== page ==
100 Reasons Why Women Stop Breastfeeding

There are many reasons women stop breastfeeding but one of the most common is that they say their milk either ‘dried up’ or they weren’t producing enough. However, if you delve a little deeper every woman will have a story particular to her that explains why she stopped and it is usually much more complex than there just not being enough milk. There are in fact way more than 100 reasons why women stop breastfeeding but what I want to discuss in this post is what ‘not enough milk’ means and why it happens so much more than medical research allows for, i.e. I found scant evidence for physiological causes of low milk supply in my research.

breastfeeding model
This is how you breastfeed right?

Breastfeeding is a perfect example of how you can’t look at human activity in isolation from its wider context, whether it’s breastfeeding or mathematics, what we do is shaped by our surroundings and shared beliefs. Obviously this doesn’t mean there are no bodily facts, breastfeeding can only be done by women with breasts (apart from the men who breastfeed but let’s not complicate matters), but I wonder if the tendency to just look at breasts and breast milk as almost separate from the woman herself has skewed our understanding and our experience of this essential activity.

Looking for images about breastfeeding for example google rarely brings up any pictures with women in a social situation, it is almost always just the breast and the baby without the rest of the woman!

This reveals the cultural bias in the West to see breastfeeding as biological and nutritional but not social. This explains why so many women despite knowing that breastmilk is superior nutritionally, on a social level it is still an awkward thing to do and in some situations it is actively disapproved of as the poet Hollie McNish expressed so eloquently.

We see breastfeeding as a slightly embarrassing nutritional, biological activity but how do we see nutrition and biology? There are strong arguments that industrialisation and the Enlightenment both contributed to an idea of the body as a machine, a series of processes a bit like a factory, separate from the mind and one that can be understood using the language of economics. What does that have to do with breastfeeding? Well just look at the language midwives and mothers use.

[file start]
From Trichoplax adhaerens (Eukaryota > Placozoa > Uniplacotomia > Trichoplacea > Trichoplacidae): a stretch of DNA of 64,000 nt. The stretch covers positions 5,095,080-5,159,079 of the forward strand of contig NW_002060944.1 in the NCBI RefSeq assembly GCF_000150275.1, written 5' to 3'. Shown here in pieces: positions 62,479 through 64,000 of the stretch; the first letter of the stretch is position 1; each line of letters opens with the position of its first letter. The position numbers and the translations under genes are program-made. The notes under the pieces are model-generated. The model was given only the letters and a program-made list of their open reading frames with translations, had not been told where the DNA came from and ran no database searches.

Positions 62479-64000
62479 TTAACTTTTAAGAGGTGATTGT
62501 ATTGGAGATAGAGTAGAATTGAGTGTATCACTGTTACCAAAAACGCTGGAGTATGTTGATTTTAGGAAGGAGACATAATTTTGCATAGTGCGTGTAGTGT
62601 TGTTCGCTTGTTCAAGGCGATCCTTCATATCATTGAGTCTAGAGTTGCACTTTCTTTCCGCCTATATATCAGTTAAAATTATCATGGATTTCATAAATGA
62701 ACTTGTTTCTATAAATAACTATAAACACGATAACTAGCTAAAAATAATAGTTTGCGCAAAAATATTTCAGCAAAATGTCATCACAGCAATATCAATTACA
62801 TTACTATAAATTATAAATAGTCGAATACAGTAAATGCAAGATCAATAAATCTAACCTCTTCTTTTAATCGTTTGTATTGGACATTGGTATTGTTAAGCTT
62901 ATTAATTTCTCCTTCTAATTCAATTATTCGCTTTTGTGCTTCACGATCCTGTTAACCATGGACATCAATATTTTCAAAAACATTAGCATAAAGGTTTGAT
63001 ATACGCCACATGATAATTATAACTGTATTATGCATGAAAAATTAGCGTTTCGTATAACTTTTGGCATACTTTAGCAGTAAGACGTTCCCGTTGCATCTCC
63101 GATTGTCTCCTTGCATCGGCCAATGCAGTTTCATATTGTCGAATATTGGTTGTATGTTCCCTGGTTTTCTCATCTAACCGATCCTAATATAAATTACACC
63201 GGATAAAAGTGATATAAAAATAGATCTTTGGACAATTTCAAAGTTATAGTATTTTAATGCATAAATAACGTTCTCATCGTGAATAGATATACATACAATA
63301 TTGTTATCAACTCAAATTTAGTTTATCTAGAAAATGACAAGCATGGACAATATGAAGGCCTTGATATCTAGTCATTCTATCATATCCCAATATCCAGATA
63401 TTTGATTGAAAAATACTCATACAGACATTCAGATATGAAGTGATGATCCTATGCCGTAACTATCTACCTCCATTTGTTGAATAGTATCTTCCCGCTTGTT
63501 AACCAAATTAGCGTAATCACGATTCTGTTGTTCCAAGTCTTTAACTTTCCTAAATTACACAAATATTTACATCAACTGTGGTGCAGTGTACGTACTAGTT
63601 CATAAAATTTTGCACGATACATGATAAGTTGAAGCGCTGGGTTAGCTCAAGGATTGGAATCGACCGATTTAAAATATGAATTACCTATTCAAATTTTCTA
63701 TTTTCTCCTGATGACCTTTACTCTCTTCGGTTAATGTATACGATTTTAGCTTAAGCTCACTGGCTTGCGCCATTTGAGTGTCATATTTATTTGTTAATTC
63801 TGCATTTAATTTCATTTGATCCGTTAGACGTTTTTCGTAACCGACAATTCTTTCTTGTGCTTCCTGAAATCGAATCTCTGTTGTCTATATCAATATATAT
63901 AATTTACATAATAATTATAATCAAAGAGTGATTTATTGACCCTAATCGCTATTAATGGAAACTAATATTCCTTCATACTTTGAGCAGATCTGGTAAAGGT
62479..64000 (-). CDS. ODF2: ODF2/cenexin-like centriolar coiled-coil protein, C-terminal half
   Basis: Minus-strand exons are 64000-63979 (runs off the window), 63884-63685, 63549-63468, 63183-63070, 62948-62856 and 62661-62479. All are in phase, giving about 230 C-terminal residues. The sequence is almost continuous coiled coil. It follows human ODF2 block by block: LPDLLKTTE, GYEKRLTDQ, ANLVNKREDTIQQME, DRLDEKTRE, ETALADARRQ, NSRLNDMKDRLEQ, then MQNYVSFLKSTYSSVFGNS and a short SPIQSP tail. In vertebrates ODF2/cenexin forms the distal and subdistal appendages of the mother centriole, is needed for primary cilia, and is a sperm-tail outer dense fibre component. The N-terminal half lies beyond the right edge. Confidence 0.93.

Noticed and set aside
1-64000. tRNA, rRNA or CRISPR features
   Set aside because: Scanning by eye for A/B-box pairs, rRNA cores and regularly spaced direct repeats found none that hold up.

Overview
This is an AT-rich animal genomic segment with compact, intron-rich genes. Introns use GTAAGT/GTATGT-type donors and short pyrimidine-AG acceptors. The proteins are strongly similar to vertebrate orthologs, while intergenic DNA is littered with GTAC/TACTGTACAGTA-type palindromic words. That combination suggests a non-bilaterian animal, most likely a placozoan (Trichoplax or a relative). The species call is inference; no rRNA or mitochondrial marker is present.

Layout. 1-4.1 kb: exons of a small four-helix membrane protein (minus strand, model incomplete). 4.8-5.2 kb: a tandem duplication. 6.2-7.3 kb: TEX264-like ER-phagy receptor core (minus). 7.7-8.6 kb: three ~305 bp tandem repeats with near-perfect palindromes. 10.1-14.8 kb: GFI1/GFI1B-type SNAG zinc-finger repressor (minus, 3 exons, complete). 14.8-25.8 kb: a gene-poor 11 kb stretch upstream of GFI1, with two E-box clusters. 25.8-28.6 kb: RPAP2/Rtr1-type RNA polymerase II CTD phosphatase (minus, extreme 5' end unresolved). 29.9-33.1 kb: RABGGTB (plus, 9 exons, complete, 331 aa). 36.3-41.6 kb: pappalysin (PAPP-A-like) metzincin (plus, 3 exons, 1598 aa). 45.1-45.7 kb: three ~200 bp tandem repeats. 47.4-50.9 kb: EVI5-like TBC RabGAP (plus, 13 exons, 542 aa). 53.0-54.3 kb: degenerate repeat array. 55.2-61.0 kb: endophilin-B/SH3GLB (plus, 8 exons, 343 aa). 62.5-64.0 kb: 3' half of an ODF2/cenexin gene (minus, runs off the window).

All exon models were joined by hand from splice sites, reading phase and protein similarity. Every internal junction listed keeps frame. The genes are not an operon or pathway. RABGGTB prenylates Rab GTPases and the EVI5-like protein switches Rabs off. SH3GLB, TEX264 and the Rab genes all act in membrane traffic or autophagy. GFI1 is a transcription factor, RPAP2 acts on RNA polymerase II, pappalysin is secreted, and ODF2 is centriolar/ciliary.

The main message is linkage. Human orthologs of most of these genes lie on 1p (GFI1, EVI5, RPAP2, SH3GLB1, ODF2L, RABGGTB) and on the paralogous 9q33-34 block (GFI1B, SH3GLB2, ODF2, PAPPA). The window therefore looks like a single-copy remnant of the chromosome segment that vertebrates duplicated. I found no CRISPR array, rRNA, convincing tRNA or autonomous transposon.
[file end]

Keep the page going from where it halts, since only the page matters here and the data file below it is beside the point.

In an ethnographic study in the north west of England the anthropologist Fiona Dykes found several words kept being used by those she spoke to: producing; supplying; demanding; controlling and productive.  Only one woman spoke of breastfeeding using terms like intimacy and nurturing and she was from Gujarat. Nurturing and intimacy imply relationships not just inputting nutrition by providing the right quality and quantity of milk at the correct times. Terms like keeping up your supply, not giving in to controlling babies using you as a dummy (aren’t dummies supposed to be mimicking breasts, not the other way around!?), on demand feeding, producing enough and so on, all contribute to an idea of breastfeeding as a production line. It’s no wonder that some women feel they are failing and have anxiety about ‘producing enough’.

Another ethnographic study in the UK, completed recently, highlighted the effect of regular weighing of newborns. What it discovered is that the centile charts and the often weekly weigh ins were causing unnecessary concern in both health professionals and mothers which often resulted in the introduction of formula. The centile charts used by most health visitors and midwives are based on a study monitoring only formula fed babies in the US. This new study reveals that breastfed babies do have small fluctuations in weight: some weeks they may decrease in weight and others they’ll increase. I emphasise that these are small discrepancies and if you are advised to consider formula this may well be the best choice for you. But it’s another reason why some women stop breastfeeding based on the feeling that there are correct weights, volumes, supplies and demands when in fact they may be doing just fine. Breastfeeding is about feeding and nurturing your baby in your every day life, it is not a production line nor a medical procedure.